The Jam were the most popular band to emerge from the initial wave of British punk rock in 1977; along with the Sex Pistols, the Clash, and the Buzzcocks, the Jam had the most impact on pop music. While they could barely get noticed in America, the trio became genuine superstars in Britain, with an impressive string of Top Ten singles in the late '70s and early '80s. The Jam could never have a hit in America because they were thoroughly and defiantly British. Under the direction of guitarist/vocalist/songwriter Paul Weller, the trio spearheaded a revival of mid-'60s mod groups, in the style of the Who and the Small Faces. Like the mod bands, the group dressed stylishly, worshipped American R&B, and played it loud and rough. By the time of the group's third album, Weller's songwriting had grown substantially, as he was beginning to write social commentaries and pop songs in the vein of the Kinks. Both his political songs and his romantic songs were steeped in British culture, filled with references and slang in the lyrics, as well as musical allusions. Furthermore, as the Jam grew more popular and musically accessible, Weller became more insistent and stubborn about his beliefs, supporting leftist causes and adhering to the pop aesthetics of '60s British rock without ever succumbing to hippie values. Paradoxically, that meant even when their music became more pop than punk, they never abandoned the punk values — if anything, Weller stuck to the strident independent ethics of 1977 more than any other punk band just by simply refusing to change.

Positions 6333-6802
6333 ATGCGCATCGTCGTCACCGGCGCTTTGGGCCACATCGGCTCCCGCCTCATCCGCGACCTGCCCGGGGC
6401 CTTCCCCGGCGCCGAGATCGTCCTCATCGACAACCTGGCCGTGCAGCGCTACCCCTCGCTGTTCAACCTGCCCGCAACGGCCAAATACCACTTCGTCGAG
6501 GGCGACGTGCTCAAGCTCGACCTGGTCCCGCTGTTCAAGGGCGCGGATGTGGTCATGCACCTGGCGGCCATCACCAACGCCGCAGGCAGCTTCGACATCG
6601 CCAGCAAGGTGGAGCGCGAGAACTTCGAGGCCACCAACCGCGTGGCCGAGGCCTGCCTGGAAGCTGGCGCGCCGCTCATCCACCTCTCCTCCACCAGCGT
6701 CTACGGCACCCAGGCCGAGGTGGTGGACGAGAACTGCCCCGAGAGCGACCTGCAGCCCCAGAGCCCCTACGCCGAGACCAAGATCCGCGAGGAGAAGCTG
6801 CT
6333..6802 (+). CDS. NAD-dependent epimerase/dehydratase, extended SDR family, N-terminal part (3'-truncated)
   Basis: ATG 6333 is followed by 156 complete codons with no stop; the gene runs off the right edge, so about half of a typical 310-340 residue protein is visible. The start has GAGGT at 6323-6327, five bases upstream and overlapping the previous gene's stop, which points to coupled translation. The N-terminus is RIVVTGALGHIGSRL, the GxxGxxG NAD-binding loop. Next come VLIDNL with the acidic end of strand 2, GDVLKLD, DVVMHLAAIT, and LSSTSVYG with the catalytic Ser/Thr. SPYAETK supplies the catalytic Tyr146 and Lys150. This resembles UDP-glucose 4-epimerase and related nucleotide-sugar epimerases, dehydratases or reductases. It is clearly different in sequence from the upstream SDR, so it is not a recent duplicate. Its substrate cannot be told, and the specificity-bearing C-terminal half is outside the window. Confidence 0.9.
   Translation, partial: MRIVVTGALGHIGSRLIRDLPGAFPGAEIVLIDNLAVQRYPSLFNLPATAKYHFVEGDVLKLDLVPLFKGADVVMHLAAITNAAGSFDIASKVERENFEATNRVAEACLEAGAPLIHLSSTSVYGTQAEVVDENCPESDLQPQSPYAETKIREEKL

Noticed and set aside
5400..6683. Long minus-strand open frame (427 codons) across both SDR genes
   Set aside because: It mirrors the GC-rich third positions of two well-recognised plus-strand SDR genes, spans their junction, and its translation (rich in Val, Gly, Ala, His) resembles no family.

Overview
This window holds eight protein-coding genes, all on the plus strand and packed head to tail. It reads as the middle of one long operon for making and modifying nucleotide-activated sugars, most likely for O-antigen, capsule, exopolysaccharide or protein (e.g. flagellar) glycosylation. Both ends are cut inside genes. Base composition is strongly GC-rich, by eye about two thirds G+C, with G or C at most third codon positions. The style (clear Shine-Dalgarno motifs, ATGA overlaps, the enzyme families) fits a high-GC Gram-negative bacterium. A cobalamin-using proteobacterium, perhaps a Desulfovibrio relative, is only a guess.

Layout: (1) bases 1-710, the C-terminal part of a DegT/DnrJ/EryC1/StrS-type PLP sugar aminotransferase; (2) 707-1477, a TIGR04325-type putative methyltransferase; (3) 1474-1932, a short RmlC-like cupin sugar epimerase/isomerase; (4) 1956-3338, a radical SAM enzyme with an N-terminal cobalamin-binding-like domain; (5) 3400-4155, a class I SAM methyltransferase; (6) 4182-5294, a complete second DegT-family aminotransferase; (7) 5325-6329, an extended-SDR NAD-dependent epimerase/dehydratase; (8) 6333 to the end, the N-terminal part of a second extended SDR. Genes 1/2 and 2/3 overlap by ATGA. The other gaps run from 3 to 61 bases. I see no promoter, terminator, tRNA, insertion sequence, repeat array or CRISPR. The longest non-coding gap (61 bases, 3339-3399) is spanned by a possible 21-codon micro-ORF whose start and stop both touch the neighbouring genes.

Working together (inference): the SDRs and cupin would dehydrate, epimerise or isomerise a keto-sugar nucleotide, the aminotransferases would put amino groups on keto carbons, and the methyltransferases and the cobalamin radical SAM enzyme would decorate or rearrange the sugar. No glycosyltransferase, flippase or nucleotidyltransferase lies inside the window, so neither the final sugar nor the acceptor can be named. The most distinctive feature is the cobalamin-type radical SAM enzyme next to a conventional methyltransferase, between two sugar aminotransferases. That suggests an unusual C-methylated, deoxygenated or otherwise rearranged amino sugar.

Weller formed the Jam with drummer Rick Buckler, bassist Bruce Foxton, and guitarist Steve Brookes while they were still in school in 1975; Brookes quickly left the band and they remained a trio for the rest of their career. For the next year, the band played gigs around London, building a local following. In February 1977, the group signed a record contract with Polydor Records; two months later, they released their debut single, "In the City," which reached the U.K. Top 40. The following month, the group released their debut album, also called In the City. Recorded in just 11 days, the album featured a combinations of R&B covers and Weller originals, all of which sounded a bit like faster, more ragged versions of the Who's early records. Their second single, "All Around the World," nearly broke into the British Top Ten and the group embarked on a successful British tour. During the summer of 1977, they recorded their second album, This Is the Modern World, which was released toward the end of the year. "The Modern World" made it into the Top 40 in November, just as the Jam were beginning their first American tour. Although it was brief, the tour was not successful, leaving bitter memories of the U.S. in the minds of the band.